Issue No: Vol. 194 (2018)
  • Crash responses under multiple impacts and residual properties of CFRP and
           aluminum tubes
    • Authors: Qiang Liu; Hao Shen; Yinghan Wu; Zhencong Xia; Jianguang Fang; Qing Li
      Pages: 87 - 103
      Abstract: Publication date: 15 June 2018
      Source:Composite Structures, Volume 194
      Author(s): Qiang Liu, Hao Shen, Yinghan Wu, Zhencong Xia, Jianguang Fang, Qing Li
      This study aimed to explore the impact responses and residual properties of thin-walled carbon fiber reinforced plastics (CFRP) tubes and aluminum (Al) tubes subjected to multiple axial impacts. Five repeated impacts with the same impact energy were first conducted to evaluate the effect of repeated impact number, and then the crushing tests were performed to explore the post-impact residual behavior. Regardless of number of repeated impacts, the progressive end crushing modes for the CFRP tubes and stable progressive folding mode for aluminum tubes were identified under repeated dynamic impacts. The CFRP tubes exhibited the highest specific energy absorption (SEA) under the 1st impact, then the similar SEA values in the other four subsequent impacts; whereas the SEA of aluminum tubes fluctuated with the repeated impact numbers which were related to formation of different folds. The quasi-static crushing tests revealed that the residual SEAs of the CFRP tubes and aluminum tubes were not much influenced by the impact number, only within a difference of 5% under the 5 repetitive impacts conducted. It was demonstrated that the CFRP tubes had much better performance in energy absorption capability in comparison with the aluminum tubes in terms of repeated impacts and residual crushing tests.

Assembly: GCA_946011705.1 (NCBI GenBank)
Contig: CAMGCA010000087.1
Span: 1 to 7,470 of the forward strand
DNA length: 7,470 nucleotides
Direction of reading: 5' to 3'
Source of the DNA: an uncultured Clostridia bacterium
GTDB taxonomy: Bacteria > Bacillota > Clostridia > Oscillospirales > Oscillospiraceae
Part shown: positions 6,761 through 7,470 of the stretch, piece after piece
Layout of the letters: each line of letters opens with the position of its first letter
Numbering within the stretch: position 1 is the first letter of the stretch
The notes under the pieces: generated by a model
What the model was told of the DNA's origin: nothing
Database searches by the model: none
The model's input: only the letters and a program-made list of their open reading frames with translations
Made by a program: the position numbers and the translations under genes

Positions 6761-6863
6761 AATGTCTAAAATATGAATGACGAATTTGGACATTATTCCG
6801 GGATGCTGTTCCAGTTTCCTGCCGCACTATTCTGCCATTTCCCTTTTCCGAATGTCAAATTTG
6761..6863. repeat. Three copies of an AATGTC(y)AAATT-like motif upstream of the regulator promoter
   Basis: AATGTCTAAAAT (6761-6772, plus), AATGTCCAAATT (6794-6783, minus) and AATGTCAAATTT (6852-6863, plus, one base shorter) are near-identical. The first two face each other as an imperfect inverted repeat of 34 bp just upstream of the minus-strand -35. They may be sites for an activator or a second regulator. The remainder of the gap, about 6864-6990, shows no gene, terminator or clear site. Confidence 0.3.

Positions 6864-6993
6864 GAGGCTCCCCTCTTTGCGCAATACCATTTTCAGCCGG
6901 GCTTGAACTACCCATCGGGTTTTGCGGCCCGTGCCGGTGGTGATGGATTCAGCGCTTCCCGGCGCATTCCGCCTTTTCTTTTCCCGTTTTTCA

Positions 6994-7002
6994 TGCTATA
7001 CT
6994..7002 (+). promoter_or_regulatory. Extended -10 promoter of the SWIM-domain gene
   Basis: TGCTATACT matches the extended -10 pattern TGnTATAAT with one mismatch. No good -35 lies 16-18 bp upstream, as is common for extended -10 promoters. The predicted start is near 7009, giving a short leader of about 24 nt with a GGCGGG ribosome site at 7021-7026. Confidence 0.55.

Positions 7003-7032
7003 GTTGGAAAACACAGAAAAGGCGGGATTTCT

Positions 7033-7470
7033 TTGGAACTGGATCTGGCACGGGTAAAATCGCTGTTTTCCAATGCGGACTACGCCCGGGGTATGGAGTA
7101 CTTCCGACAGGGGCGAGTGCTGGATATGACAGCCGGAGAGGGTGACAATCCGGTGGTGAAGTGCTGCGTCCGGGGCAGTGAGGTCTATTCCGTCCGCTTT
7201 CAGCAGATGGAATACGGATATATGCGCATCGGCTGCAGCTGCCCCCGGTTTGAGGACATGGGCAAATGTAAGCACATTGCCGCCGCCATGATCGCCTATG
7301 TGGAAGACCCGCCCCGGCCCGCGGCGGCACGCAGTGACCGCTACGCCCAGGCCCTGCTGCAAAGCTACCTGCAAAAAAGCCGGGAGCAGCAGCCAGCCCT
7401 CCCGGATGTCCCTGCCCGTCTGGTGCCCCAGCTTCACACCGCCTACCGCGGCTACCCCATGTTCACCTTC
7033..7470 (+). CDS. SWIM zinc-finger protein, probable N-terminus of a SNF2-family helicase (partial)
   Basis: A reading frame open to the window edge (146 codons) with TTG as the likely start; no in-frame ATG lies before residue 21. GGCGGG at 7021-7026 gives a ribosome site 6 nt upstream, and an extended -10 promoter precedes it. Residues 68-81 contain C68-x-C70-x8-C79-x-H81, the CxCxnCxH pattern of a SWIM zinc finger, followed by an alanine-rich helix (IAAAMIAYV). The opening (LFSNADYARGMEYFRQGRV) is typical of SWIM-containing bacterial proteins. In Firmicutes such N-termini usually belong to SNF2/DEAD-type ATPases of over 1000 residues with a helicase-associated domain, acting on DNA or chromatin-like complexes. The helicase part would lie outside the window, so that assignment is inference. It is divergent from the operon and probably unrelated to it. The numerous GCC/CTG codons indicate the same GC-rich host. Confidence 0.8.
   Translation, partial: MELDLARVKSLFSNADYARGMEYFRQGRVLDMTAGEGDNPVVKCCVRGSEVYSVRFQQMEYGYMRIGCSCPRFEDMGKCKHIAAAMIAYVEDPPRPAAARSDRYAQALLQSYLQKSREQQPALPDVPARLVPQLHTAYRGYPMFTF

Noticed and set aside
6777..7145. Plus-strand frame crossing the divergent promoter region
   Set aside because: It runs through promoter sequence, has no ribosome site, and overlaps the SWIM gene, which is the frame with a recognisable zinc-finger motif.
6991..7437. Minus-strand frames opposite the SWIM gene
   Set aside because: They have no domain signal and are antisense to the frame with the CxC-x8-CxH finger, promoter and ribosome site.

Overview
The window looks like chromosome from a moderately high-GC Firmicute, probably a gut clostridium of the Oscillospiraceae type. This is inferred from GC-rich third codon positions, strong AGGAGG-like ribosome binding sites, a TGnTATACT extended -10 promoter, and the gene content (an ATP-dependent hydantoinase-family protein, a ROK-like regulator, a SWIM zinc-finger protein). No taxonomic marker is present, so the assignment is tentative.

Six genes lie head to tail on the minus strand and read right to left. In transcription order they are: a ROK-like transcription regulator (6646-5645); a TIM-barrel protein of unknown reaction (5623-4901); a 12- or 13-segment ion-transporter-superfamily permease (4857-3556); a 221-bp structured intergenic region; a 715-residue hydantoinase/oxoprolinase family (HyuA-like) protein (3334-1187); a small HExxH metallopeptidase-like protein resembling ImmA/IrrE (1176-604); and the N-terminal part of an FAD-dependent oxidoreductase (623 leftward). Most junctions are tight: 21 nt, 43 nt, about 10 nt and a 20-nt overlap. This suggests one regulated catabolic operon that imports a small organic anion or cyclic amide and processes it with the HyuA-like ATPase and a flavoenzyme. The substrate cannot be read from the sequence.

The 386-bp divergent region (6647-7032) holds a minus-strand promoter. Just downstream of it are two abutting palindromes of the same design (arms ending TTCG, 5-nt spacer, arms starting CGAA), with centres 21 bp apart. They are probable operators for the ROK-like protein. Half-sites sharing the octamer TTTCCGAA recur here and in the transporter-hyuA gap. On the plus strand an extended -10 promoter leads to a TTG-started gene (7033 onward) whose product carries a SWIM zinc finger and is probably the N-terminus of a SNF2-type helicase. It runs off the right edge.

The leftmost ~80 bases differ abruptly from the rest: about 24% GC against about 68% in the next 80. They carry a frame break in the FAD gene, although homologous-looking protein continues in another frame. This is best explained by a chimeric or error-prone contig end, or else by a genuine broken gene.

PubDate: 2018-04-15T09:22:00Z
      DOI: 10.1016/j.compstruct.2018.04.001
      Issue No: Vol. 194 (2018)
  • Effect of internal surface damage on vibration behavior of a composite
           pipe conveying fluid
    • Authors: Wasiu A. Oke; Yehia A. Khulief
      Pages: 104 - 118
      Abstract: Publication date: 15 June 2018
      Source:Composite Structures, Volume 194
      Author(s): Wasiu A. Oke, Yehia A. Khulief
      Composite pipes have become a viable alternative to metallic pipes in several applications. Flow-accelerated erosion and internal surface attack often result in thickness thinning that may compromise the structural integrity of the pipe and lead to its failure. In this paper, we investigate how the internal surface damage is reflected on the vibration behavior of a composite pipe conveying fluid. The defected pipe-fluid system is modeled using the extended Hamilton’s approach and discretized using the wavelet-based finite element method. The modal characteristics of the pipe vibrations have been obtained by solving the generalized eigenvalue problem. The developed model was validated and some benchmark solutions are presented to highlight the effects of the internal wall-thinning on the vibrational behavior of composite pipes conveying fluid. The obtained results facilitate the future research by revealing the potential of using the vibration signature as a basis for detection of erosion-induced internal defects in pipelines.